Reliability, validity and discriminability of patient reported outcomes for non-specific low back pain in a nationwide physical therapy registry: A retrospective observational cohort study.
SourcePLoS One, 16, 6, (2021), article e0251892
Article / Letter to editor
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SubjectRadboudumc 18: Healthcare improvement science RIHS: Radboud Institute for Health Sciences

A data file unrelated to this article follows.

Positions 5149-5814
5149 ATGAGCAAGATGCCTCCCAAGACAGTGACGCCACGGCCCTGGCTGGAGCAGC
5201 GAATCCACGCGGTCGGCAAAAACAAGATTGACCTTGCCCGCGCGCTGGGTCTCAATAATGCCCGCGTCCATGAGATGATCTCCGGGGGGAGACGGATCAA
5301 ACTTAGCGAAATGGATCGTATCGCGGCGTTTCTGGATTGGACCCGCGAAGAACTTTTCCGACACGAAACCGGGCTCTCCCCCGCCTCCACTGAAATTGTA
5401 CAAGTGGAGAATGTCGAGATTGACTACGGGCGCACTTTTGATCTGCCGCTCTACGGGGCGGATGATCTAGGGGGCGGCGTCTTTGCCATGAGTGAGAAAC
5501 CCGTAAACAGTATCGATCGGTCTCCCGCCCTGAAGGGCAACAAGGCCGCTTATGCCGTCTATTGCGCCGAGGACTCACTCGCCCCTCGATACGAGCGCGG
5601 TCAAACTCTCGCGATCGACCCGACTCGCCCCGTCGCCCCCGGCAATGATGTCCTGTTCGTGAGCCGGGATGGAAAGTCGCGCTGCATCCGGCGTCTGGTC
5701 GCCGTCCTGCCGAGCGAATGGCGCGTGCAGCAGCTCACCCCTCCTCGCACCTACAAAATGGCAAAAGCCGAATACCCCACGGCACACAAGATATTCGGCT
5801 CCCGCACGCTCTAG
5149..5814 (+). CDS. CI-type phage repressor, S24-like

BACKGROUND: A national clinical registry was established in the Netherlands containing data directly sampled from electronic health record systems of physical therapists (PTs). This registry aims to evaluate the potential of patient reported outcome measures (PROMs) to develop quality indicators (QIs) in physical therapy care. PURPOSE: To test to what extent the collected PROM data are reliable, valid and discriminatory between practices in measuring outcomes of patients with non-specific low back pain (NSLBP). METHODS: In this retrospective cohort study 865 PT practices with 6,560 PTs voluntarily collected PROM data of patients with NSLBP, using the Quebec Back Pain Disability Scale (QBPDS), the Numeric Pain Rating Scale (NPRS) and the Patient Specific Functioning Scale (PSFS). Reliability was determined by analysing the completeness of the dataset, the comparability by using national reference data, and through checking selection bias in the included patients. Validity was tested using the known-groups contrast between patients with (sub)acute vs. chronic NSLBP. To determine discriminative ability of outcomes between PT practices, case-mix corrected hierarchical multilevel analyses were performed. RESULTS: Reliability was sufficient by confirming fifteen of the sixteen hypotheses: 59% of all patients opted in for data analysis, 42% of these included patients showed repeated measurement, comparing with reference data and potential selection bias showed < 5% between group differences, while differences between (sub)acute and chronic NSLB-groups were significantly larger than 5% (less treatment sessions, lager differences in outcomes in (sub)acute NSLB patients). In addition, all nine adjusted hierarchical multilevel models confirm that the collected dataset on outcomes in PT care is able to discriminate between practices using PROM results of patients with NSLBP (ICC-scores range 0.11-0.21). LIMITATIONS: Although we have shown the reliability, validity and discriminative ability of the dataset in the quest to develop QIs, we are aware that reducing missing values in patient records and the selective participation of PTs that belong to the innovators needs attention in the next stages of implementation to avoid bias in the results. CONCLUSION: PROMs of patients with NSLBP collected in the national clinical registry of KNGF are reliable, valid and able to discriminate between primary care PT practices.
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